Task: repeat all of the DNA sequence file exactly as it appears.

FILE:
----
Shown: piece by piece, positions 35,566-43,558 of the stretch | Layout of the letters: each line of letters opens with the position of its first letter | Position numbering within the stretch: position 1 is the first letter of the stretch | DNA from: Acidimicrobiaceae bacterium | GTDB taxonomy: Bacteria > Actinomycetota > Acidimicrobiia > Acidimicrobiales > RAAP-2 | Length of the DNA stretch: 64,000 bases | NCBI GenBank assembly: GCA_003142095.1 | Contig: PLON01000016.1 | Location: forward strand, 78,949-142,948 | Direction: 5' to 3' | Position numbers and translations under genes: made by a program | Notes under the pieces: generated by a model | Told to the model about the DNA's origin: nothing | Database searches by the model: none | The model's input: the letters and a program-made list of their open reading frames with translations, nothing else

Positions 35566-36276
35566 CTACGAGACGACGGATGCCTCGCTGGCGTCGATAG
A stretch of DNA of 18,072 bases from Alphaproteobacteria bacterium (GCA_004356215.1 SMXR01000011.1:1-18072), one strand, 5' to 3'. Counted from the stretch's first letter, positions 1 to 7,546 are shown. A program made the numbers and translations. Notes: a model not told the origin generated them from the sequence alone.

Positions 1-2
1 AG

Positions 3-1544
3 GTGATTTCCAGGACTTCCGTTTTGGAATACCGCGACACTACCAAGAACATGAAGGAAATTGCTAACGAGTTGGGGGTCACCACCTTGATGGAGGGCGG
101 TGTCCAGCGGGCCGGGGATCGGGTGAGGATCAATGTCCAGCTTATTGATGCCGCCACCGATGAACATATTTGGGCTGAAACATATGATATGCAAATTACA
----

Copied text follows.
Shown: piece by piece, positions 35,566-43,558 of the stretch | Layout of the letters: each line of letters opens with the position of its first letter | Position numbering within the stretch: position 1 is the first letter of the stretch | DNA from: Acidimicrobiaceae bacterium | GTDB taxonomy: Bacteria > Actinomycetota > Acidimicrobiia > Acidimicrobiales > RAAP-2 | Length of the DNA stretch: 64,000 bases | NCBI GenBank assembly: GCA_003142095.1 | Contig: PLON01000016.1 | Location: forward strand, 78,949-142,948 | Direction: 5' to 3' | Position numbers and translations under genes: made by a program | Notes under the pieces: generated by a model | Told to the model about the DNA's origin: nothing | Database searches by the model: none | The model's input: the letters and a program-made list of their open reading frames with translations, nothing else

Positions 35566-36276
35566 CTACGAGACGACGGATGCCTCGCTGGCGTCGATAG
A stretch of DNA of 18,072 bases from Alphaproteobacteria bacterium (GCA_004356215.1 SMXR01000011.1:1-18072), one strand, 5' to 3'. Counted from the stretch's first letter, positions 1 to 7,546 are shown. A program made the numbers and translations. Notes: a model not told the origin generated them from the sequence alone.

Positions 1-2
1 AG

Positions 3-1544
3 GTGATTTCCAGGACTTCCGTTTTGGAATACCGCGACACTACCAAGAACATGAAGGAAATTGCTAACGAGTTGGGGGTCACCACCTTGATGGAGGGCGG
101 TGTCCAGCGGGCCGGGGATCGGGTGAGGATCAATGTCCAGCTTATTGATGCCGCCACCGATGAACATATTTGGGCTGAAACATATGATATGCAAATTACA